By Drew Ailes
By Courtney Harrell
By Kyra Scrimgeour
By Jena Ardell
By Mary Willson
By Bree Davies
By Tom Murphy
By Tom Murphy
Things for a lead vocalist to avoid when performing at a high-profile, multi-day music festival: 1) Cigarettes, 2) Booze, 3) Landing on your throat after attempting to do a flip from a low-hanging tree branch into a shallow river.
You don't have to be an otolaryngologist to deduce that it's wise to resist the first two — and common sense should be enough to make you steer clear of the third entirely. So who knows what Born in the Flood's Nathaniel Rateliff was thinking when he hurtled himself from a limb during some downtime at South by Southwest last week.
Fortunately, everything seems to have turned out okay. I caught Rateliff and his Flood companions this past Saturday in Austin, and he didn't sound much worse for the wear — a relief, considering that Rateliff is not only Flood's lifeblood, but could be the most compelling vocalist Denver has produced this side of John Grant from the Czars.
Even so, the pair of Flood sets I caught at SXSW won't go down among the group's finest or most memorable. Although the act played exceptionally well on Thursday night at Club 115 — Rateliff's honeyed tenor was in fine form, augmented by the surprisingly sweet, mellifluous harmonies of Joseph Pope — it received a lukewarm response from the crowd, most likely due to the fact that a good deal of the set was devoted to new material, which, while tuneful enough, isn't nearly as strong as If This Thing Should Spill. (To be fair, I wasn't sold on those songs, either, the first time I heard them live.) And "Anthem," the act's de facto centerpiece, was conspicuously missing from both the Thursday and Saturday sets.
Visibly annoyed that his guitar refused to stay in tune, Rateliff looked relieved when the sound guy advised him that there was only time for one more song on Saturday. "One more song? All right," he muttered. "Thank God." Even exasperated, though, he managed to add some levity. "This is our last song," he told the crowd. "Sorry for my band — they're all wasted. Usually, we're better," he added with a smile, which elicited a few laughs and reciprocal smiles. "Oh, yeah, laugh it up. You're all assholes!"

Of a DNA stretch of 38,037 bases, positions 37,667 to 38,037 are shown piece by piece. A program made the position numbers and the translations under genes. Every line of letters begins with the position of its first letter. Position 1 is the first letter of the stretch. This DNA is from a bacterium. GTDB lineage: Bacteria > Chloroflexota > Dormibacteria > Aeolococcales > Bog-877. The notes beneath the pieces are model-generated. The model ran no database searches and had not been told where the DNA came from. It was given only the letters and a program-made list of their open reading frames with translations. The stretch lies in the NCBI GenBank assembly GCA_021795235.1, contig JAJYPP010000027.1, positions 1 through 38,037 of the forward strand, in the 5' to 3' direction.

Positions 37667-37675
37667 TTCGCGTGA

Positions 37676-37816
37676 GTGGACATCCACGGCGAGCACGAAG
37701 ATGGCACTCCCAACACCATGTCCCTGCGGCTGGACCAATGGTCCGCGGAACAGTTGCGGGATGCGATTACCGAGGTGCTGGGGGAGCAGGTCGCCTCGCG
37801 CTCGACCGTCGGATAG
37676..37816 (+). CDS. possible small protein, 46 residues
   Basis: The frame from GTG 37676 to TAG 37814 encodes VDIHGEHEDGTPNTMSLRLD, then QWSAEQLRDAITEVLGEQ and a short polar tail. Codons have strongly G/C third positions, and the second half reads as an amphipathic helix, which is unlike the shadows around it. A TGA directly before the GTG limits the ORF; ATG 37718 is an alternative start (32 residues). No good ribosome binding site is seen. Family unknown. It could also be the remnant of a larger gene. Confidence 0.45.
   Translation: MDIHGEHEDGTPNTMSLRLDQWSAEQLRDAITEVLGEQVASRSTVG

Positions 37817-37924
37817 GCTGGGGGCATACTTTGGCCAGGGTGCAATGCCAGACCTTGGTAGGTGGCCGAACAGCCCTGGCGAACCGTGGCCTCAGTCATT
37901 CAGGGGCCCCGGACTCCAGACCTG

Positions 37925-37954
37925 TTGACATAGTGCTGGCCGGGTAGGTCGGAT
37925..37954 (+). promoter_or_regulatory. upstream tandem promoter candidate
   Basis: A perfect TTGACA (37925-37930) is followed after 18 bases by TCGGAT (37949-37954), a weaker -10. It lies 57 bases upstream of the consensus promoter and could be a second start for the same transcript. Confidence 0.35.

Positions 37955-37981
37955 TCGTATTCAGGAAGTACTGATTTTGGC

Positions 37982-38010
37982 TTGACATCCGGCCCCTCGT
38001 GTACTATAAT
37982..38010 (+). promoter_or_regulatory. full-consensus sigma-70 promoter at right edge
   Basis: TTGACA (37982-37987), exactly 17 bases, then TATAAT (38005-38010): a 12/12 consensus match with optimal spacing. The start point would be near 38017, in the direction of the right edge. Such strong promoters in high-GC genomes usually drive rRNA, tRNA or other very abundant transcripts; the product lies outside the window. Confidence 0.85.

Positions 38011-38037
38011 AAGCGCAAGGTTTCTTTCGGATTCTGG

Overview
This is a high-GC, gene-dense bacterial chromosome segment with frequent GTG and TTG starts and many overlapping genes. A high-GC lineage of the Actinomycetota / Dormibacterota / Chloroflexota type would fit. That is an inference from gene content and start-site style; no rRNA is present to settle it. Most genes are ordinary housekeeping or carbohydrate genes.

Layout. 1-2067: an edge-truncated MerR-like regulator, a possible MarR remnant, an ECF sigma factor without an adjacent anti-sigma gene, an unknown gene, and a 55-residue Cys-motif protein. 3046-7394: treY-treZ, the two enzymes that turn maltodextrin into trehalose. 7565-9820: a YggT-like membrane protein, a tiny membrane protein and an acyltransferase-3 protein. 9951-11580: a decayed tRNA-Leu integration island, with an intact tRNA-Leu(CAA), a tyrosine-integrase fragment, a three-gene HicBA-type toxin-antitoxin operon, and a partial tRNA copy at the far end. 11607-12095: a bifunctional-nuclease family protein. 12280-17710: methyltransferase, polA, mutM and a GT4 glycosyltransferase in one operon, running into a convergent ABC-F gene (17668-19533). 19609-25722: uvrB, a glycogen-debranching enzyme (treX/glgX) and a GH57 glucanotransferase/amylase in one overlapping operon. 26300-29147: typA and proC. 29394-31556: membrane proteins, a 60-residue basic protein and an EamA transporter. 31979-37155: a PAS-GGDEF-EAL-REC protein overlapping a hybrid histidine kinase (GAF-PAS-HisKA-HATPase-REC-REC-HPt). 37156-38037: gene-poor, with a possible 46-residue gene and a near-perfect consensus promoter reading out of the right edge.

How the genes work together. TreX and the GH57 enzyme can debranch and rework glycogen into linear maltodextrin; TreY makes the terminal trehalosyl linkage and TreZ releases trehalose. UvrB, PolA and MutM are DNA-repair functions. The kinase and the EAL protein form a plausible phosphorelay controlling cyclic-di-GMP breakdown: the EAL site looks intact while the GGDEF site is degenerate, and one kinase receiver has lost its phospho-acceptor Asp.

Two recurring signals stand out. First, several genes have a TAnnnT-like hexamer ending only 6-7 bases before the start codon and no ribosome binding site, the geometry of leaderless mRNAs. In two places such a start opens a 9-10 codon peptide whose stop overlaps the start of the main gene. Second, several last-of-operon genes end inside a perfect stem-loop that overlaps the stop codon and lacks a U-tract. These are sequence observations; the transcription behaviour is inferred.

Flood manager Bart Dahl later explained that the emphasis on new material was at the request of label types already enthused by Spill who wanted to hear more tracks. He also said that the outfit has generated a pretty sizable interest across the pond.
Meanwhile, the other homegrown acts I caught — DeVotchKa, Git Some, Ghost Buffalo, Jon Snodgrass, Slim Cessna's Auto Club, the Swayback, Hearts of Palm, the Photo Atlas and Angie Stevens — all proved themselves worthy of greater national acclaim, particularly DeVotchKa, whose visibility (it followed Vampire Weekend's high-profile set at Antone's) was strong.
Because of some sound issues that contributed to an inexplicably long setup time, I only caught a few of DeVotchKa's songs at Cedar Street Courtyard on Thursday night. But from what I saw, the moment Nick Urata opened his mouth, he had the capacity crowd in the palm of his hand. Augmented by a string quartet and mariachi horn section and bolstered by the rest of the group, which was as devastatingly gorgeous as ever, he sounded like a one-man angel choir.
It may seem ludicrous to go all the way to Austin just to fill my itinerary with bands that I can see any time at home, but I was eager to see what kind of response our sacred cows received outside the city limits.
All in all, they hung tough.